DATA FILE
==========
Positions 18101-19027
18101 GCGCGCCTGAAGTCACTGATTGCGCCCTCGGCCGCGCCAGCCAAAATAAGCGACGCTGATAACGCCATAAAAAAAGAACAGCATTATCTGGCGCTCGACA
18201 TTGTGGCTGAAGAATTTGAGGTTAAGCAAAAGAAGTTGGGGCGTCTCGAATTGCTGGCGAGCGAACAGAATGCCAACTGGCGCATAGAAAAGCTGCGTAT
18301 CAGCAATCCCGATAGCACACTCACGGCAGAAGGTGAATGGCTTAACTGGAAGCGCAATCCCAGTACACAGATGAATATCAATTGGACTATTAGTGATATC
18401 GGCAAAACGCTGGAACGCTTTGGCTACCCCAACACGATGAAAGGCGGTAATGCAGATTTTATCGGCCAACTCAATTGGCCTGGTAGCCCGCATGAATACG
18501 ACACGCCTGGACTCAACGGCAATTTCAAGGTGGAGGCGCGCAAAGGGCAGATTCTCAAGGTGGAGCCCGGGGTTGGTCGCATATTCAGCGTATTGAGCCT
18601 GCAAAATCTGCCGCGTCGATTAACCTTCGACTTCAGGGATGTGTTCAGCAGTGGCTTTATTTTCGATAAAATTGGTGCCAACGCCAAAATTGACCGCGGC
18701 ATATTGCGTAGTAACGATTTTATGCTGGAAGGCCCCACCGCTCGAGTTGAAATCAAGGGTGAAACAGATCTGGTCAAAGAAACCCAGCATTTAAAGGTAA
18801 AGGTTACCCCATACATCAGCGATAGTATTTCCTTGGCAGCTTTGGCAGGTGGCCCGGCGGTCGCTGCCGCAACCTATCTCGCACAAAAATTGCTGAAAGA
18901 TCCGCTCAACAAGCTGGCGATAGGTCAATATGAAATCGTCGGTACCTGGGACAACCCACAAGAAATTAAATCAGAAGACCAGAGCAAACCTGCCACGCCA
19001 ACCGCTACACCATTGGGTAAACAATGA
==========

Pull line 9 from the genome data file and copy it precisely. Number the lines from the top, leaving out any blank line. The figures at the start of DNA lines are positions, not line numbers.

18801 AGGTTACCCCATACATCAGCGATAGTATTTCCTTGGCAGCTTTGGCAGGTGGCCCGGCGGTCGCTGCCGCAACCTATCTCGCACAAAAATTGCTGAAAGA